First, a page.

Skills report warns of numeracy and literacy failings in England and Northern Ireland

Skills report warns of numeracy and literacy failings in England and Northern Ireland

Numeracy and literacy levels among young people in England and Northern Ireland are falling way behind the rest of the world, a new report on adult skills has warned.

The figures appeared this morning in a report by the Organisation for Economic Co-operation and Development (OECD).

It warned England and Northern Ireland had some of the highest proportions of adults scoring at or below level one — the lowest possible level — in numeracy, where adults can only perform basic mathematical processes.

It stated: “In fact, 24.1 per cent of adults, around 8.5 million people, scored at that level, compared to the average [among participating countries from across the world] of 19 per cent.”

Around 16.4 per cent of adults, or around 5.8 million people, in England and Northern Ireland scored at level one or below in literacy, which is closer to the average of 15.5 per cent of adults among all participating countries.

At level one in literacy, adults can only read brief information on familiar topics.

The report warned: “Individuals with lower proficiency in literacy are more likely than those with better literacy skills to report poor health, to believe that they have little impact on political processes, and not to participate in associative or volunteer activities.”

It is a damning indictment on level of basic education levels in England and Northern Ireland.

However, it could bolster support for government vocational traineeship schemes, launched in August, which aim to boost trainees’ maths and English as well as on-the-job skills.

In terms of ability to solve technology-orientated problems — for example using computers — just 42.4 per cent of 16 to 24-year-olds in England and Northern Ireland were proficient at level two or three, compared to the average among 23 participating countries of 50.7 per cent.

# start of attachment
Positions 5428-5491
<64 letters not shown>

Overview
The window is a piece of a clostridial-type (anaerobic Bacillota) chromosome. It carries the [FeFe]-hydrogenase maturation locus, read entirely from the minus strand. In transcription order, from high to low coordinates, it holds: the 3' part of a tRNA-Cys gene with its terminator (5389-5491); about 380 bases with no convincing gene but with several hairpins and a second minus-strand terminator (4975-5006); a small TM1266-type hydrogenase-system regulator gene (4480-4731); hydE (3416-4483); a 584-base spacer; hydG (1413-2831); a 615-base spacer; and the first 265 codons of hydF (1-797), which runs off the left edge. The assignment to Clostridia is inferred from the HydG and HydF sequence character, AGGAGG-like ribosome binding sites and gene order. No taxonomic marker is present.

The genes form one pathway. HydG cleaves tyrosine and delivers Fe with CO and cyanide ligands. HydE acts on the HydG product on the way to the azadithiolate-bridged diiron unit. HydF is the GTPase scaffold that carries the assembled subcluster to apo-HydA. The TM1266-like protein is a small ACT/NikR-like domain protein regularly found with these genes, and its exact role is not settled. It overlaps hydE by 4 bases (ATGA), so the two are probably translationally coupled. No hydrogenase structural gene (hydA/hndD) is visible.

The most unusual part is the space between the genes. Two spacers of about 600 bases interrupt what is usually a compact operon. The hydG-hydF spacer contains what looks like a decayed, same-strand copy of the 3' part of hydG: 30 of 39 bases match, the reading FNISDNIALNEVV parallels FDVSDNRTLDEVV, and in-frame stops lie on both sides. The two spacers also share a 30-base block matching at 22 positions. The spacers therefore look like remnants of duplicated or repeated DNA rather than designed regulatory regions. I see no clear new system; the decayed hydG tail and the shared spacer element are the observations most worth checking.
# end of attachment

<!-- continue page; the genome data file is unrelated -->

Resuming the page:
England is also the only country surveyed where the oldest age group (55 to 65) has higher proficiency in literacy and numeracy than the youngest group (16 to 24).

This was 21 per cent lower than in Korea, the best performing country in this area.

The OECD report stated: “The implication for England and Northern Ireland is that the stock of skills available to them is bound to decline over the next decades unless significant action is taken to improve skills proficiency among young people.”

It warned about high levels of social and pay inequality among skilled and unskilled workers.

“The median of hourly wage of workers who score at level four or five in literacy is 94 per cent higher than that of workers who score at below level one,” stated the report.

“In England and Northern Ireland 83.4 per cent of highly skilled adults are employed, compared to an average of 79.1 per cent of adults in all participating countries.

“Only 13.4 per cent of adults scoring at level four or five [compared to 17.1 per cent on average across participating countries] are out of the labour force.”